Scientists have discovered a deep-sea microorganism that looks the same today as it did more than two billion years ago.
And when you realise that's nearly half the history of Earth, it's pretty damn impressive.
The microorganism in question is a tiny sulphur bacterium, which is too small to see with the naked eye. Scientists from the University of California, Los Angeles, recently discovered fossilised remains of the bacteria from 1.8 billion years ago, preserved in rocks from the coastal waters of Western Australia.
And, when they examined them, they found that, incredibly, these fossils looked exactly the same as previously discovered bacteria that lived in the same region 2.3 billion years ago.
Even more impressive was the fact that both of these samples were also physically indistinguishable from modern sulphur bacteria that lives in mud off the coast of Chile. The results have been published in the Proceedings for the National Academy of Sciences.
"It seems astounding that life has not evolved for more than 2 billion years — nearly half the history of the Earth," said earth and space scientist J. William Schopf, who led the project, in a press release.
But although this might seem like cause for doubt over Charles Darwin's theory that natural selection causes organisms to change over time, the discovery actually supports the theory.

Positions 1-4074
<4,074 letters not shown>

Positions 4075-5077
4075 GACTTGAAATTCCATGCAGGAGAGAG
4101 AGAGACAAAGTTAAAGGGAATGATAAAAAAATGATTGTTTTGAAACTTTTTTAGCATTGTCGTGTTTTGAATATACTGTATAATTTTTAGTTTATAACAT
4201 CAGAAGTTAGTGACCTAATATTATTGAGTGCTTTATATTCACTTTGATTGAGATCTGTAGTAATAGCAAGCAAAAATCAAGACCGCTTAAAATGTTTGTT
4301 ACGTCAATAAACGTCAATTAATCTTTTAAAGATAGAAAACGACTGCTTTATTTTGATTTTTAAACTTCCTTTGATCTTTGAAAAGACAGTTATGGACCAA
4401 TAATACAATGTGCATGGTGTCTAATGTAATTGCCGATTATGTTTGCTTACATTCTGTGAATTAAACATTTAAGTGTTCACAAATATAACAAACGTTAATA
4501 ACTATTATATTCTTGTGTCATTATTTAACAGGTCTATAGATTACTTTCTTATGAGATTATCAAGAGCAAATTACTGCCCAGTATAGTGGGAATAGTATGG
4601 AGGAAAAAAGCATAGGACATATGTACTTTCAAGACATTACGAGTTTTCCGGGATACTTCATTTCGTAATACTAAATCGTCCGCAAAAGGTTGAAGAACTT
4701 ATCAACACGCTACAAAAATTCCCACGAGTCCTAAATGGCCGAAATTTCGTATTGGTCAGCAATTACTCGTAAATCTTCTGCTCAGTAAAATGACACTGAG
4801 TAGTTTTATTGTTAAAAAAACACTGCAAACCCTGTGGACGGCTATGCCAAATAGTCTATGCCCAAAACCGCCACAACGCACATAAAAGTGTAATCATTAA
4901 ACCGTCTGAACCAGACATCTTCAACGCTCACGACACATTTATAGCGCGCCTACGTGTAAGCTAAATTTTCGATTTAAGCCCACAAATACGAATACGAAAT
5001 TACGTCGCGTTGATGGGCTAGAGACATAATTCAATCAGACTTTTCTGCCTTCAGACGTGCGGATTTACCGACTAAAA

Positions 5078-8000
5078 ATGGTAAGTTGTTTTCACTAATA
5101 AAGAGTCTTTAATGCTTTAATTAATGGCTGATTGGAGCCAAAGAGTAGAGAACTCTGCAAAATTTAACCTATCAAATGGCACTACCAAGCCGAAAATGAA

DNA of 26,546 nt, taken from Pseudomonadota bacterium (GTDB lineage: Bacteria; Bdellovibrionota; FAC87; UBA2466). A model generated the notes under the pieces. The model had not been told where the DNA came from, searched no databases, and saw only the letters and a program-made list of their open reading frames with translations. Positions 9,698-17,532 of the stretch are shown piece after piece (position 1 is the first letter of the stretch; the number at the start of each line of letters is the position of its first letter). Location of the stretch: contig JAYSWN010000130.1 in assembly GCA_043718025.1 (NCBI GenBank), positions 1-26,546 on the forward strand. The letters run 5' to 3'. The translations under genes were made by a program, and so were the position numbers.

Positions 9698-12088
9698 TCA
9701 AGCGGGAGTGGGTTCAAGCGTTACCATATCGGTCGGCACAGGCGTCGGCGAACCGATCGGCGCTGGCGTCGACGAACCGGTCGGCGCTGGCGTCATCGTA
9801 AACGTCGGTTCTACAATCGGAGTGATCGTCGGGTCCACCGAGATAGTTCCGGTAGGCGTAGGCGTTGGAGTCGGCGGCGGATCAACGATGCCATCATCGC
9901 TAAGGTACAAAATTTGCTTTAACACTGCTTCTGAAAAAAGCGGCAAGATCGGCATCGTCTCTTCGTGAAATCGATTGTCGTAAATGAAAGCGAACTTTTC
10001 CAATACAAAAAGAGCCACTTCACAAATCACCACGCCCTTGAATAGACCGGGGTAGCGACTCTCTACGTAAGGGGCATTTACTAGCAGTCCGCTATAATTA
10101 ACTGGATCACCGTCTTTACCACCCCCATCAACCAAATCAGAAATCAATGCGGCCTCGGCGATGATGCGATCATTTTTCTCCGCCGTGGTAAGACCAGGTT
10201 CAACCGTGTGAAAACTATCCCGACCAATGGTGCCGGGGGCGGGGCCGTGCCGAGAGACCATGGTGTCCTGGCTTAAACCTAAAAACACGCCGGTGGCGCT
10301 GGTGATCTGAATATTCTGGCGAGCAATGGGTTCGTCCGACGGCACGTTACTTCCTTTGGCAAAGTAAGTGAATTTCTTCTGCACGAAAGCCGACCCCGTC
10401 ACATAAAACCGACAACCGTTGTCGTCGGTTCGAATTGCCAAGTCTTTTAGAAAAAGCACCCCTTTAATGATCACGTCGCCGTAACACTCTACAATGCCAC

"The rule of biology is not to evolve unless the physical or biological environment changes, which is consistent with Darwin," said Schopf, in the release. And the environment that these microorganisms live in hasn't changed for 3 billion years - so it's had no need to update itself.
"These microorganisms are well-adapted to their simple, very stable physical and biological environment," explained Schopf. "If they were in an environment that did not change but they nevertheless evolved, that would have shown that our understanding of Darwinian evolution was seriously flawed."
The fossils that were studied date back to the Great Oxidation Event, between 2.2 and 2.4 billion years ago, which is when Earth's oxygen levels rose sharply and an increase in sulphate and nitrate were produced.
But although techniques such as spectroscopy and laser scanning microscopy have confirmed that the bacteria hasn't visibly changed since then, the team was unable to analyse DNA from the fossilised microorganisms due to their age. This means they can't compare the modern and 1.8 billion-year-old genomes to assess changes that have happened "beneath the hood".
The authors explain that there would have very likely been some neutral evolution - genetic changes that don't result in visible alterations - over the past two billion years, but these don't seem to have results in any adaptations.
As the team conclude in the paper:
Although the apparent 2-billion-year-long stasis of such sulphur-cycling ecosystems is consistent with the null hypothesis required of Darwinian evolution - if there is no change in the physical-biological environment of a well-adapted ecosystem, its biotic components should similarly remain unchanged - additional evidence will be needed to establish this aspect of evolutionary theory.
It's kind of nice to think that in a world where we're all constantly struggling to keep up, some things have the luxury of staying the same.